What Comes First: The Tools or the Discovery? Certainly the Right Tools Help

Microscope lenses closeup

 (DGIwire) — Over the last 30 years, advances in medical research technology have come fast and furious. This is especially true for testing equipment used to diagnose or screen for particular conditions prior to treatment. This progress will no doubt continue since clinical laboratory technology plays an integral role in healthcare.

One particularly promising area is automation and robotics, which increasingly frees scientists from the need to micromanage their experiments and results in greater productivity, lower laboratory costs and more creative time for researchers. Consequently, scientists can often set up, run and analyze the results of experiments in a fraction of the time previously needed with far less hands-on intervention.

Automation offers major benefits beyond the lab as well. At the corporate level— particularly for firms involved in drug discovery and clinical diagnostics—getting maximum efficiency out of every department, especially the research lab, is a constant issue. Thankfully, automation and robotics have significantly increased productivity and lowered costs.

With so many equipment options to consider today, choosing what equipment to use requires careful consideration. For instance, an academic research lab might opt to increase productivity by using equipment that eliminates a tedious task; a drug discovery unit in a pharmaceutical company will probably want to automate most phases of its research. Meanwhile, laboratories that work with DNA sequencing and genomics might have an even more intensive need for automation. That’s why many laboratory managers have consulted with a company called Harvard Bioscience before making these critical equipment-purchasing decisions.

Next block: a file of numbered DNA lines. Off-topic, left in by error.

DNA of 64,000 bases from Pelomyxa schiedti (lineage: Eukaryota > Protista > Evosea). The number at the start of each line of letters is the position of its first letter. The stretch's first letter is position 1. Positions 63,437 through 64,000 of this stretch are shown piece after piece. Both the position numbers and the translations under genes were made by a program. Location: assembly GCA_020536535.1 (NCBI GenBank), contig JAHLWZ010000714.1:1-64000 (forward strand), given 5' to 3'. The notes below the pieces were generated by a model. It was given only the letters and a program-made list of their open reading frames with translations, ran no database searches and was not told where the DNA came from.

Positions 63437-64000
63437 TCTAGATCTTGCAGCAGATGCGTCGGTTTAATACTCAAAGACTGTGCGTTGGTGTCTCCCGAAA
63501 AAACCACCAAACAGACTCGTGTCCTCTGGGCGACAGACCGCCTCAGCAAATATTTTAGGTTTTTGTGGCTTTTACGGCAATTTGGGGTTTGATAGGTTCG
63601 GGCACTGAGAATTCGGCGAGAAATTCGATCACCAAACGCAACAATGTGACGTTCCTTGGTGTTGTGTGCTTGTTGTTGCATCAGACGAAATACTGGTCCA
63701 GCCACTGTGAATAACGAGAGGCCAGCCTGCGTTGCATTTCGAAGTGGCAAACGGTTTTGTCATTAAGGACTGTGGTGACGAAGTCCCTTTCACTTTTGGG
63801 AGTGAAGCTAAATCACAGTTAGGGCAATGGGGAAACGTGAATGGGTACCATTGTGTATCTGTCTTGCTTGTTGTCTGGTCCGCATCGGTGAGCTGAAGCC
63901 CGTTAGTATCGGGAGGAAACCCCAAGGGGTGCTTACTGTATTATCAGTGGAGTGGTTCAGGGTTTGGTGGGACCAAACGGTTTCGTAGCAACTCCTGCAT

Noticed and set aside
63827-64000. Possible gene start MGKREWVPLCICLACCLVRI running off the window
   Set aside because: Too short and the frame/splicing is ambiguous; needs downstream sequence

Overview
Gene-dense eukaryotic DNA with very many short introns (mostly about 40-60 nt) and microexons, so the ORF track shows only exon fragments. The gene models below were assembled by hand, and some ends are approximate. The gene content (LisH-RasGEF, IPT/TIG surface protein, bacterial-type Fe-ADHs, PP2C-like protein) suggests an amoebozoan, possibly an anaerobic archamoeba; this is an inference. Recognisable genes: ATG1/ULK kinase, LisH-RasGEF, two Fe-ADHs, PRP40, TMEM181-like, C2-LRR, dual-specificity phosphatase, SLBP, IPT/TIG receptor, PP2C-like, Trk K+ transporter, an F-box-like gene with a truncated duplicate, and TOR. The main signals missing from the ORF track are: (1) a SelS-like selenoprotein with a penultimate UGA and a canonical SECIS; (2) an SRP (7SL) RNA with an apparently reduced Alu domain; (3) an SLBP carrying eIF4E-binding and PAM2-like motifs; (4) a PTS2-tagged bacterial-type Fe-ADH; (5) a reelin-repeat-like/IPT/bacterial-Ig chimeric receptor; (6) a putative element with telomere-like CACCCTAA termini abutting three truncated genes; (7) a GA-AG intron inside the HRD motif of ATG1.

Headquartered in Holliston, MA, Harvard Bioscience is a global developer, manufacturer and marketer of a broad range of specialized products. The bulk of their products are scientific instruments used to advance life science research. These items are bought by thousands of researchers in over 100 countries through the convenience of their catalogs, their website and various distributors. Thanks to their manufacturing plants in the United States and internationally, Harvard Bioscience is able to work with customers worldwide.

Jeffrey A. Duchemin, President and CEO of Harvard Bioscience, says, “As one of the most comprehensive providers of research instrumentation, our goal is to make selection faster and easier, while providing laboratories with as many options as possible—thereby enabling them to do their jobs more effectively.”

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